Copyright © 2016 by ASME
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Fig. 1

The warm hydroforming press

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Fig. 2

WHDD tooling design

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Fig. 3

Schematic of the heating and cooling systems designed for WHDD unit

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Fig. 4

Locations of the thermocouples on the die and BH

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Fig. 5

Design of the punch and cooling channels

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Fig. 6

Providing radial sealing with C-ring

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Fig. 7

Force equilibrium in hydromechanical deep drawing process

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Fig. 8

Pressure-leakage force values

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Fig. 9

Die design with axial sealing element: (a) detailed view and (b) general assembly view

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Fig. 10

The average temperature values obtained from eight thermocouples at eight different locations

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Fig. 11

The temperature distribution in the tools during forming at 300 °C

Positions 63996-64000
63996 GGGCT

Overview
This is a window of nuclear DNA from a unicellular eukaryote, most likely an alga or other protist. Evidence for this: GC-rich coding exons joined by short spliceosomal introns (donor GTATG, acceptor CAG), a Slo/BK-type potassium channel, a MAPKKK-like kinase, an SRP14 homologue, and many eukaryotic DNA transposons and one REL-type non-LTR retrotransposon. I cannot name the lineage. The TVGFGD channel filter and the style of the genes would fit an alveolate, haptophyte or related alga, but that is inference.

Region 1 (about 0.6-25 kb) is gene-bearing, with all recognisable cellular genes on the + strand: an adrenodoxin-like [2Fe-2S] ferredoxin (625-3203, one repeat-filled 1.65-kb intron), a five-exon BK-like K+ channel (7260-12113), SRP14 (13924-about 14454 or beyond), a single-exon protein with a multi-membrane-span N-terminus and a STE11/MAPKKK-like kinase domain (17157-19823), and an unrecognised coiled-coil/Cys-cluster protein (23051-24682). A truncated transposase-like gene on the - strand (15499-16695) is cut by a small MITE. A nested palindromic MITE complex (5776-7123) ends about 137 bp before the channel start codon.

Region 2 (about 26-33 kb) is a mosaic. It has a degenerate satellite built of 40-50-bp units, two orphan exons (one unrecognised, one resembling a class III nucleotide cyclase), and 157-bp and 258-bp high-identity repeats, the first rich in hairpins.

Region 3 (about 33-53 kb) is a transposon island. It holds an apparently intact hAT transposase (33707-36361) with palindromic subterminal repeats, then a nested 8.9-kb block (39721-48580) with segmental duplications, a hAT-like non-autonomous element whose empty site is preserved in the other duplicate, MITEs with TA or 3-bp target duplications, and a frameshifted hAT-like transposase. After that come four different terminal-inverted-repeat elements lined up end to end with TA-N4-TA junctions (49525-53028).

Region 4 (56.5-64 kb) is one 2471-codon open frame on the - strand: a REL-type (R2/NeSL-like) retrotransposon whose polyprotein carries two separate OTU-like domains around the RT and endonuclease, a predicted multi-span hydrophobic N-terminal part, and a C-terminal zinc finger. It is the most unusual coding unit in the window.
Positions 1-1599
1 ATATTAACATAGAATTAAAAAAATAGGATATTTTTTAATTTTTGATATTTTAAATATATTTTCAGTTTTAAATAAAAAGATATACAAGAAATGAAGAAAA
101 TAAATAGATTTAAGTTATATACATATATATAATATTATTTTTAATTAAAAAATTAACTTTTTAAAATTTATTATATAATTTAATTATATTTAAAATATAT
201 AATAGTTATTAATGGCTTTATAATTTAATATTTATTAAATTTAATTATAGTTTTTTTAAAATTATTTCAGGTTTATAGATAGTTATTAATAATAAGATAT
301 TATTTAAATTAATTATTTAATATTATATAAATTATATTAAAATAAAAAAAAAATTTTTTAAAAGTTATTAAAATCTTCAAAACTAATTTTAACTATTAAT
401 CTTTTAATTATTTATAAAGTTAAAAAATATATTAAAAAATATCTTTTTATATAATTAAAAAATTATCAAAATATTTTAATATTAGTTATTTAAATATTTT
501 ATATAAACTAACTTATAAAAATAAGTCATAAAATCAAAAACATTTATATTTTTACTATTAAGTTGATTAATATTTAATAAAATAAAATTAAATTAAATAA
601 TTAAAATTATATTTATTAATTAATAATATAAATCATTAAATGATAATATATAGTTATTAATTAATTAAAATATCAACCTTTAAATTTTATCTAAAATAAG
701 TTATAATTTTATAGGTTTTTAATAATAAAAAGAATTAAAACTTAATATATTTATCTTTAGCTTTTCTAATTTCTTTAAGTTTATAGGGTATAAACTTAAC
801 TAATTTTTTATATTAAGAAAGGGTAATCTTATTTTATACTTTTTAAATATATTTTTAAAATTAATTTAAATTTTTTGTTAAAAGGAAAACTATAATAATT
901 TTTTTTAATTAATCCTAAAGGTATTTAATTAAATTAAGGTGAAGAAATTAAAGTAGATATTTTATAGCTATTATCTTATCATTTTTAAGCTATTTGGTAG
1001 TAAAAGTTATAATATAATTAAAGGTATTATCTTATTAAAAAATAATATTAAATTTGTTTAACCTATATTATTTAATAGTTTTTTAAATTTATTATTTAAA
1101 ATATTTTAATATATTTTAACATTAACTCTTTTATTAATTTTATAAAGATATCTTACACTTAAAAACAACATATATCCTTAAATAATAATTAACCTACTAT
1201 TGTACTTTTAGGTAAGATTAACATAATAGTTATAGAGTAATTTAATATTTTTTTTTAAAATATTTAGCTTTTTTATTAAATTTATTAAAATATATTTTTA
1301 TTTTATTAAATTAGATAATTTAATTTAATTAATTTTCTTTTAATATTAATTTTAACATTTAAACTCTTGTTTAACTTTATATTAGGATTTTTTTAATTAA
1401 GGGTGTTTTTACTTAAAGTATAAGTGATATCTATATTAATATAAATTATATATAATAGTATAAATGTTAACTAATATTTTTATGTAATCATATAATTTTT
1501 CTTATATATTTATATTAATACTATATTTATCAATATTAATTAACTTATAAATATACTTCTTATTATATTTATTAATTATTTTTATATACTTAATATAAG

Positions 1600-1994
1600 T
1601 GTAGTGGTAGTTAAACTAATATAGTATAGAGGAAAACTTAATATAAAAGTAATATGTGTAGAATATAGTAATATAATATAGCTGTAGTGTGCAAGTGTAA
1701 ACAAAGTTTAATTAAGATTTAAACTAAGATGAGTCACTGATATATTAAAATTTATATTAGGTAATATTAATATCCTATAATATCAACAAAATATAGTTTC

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Fig. 12

Changing of the tool innermost mean temperature at different temperatures during forming process

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Fig. 13

Location of the thermocouples on the fixture

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Fig. 14

Comparison of the sheet and the die outside and inside temperatures for mean temperature (T1–T2) for 300 °C

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Fig. 15

Comparison of the sheet and the die inside and outside temperatures after reaching the target temperature mean temperature (T1–T2) for 300 °C

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Fig. 16

Maximum temperature difference on the sheet during the process for 300 °C

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Fig. 17

Cooling performance of the punch during the process

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Fig. 18

The fluid pressure and BHF profiles obtained in a WHDD experiment

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Fig. 19

The loading profiles in the case studies experiments

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Fig. 20

Measured fluid pressure and BHF values in case 1 experiments

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Fig. 21

Temperature change of thermocouples, which are 10 mm outer than inner ones through the process

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Fig. 22

Changing of the punch temperature during the process

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Fig. 23

Formed cups in the conditions of Case 1 and Case 2

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Fig. 24

Thickness distribution of the cups in RD and TD in Case 1 experiments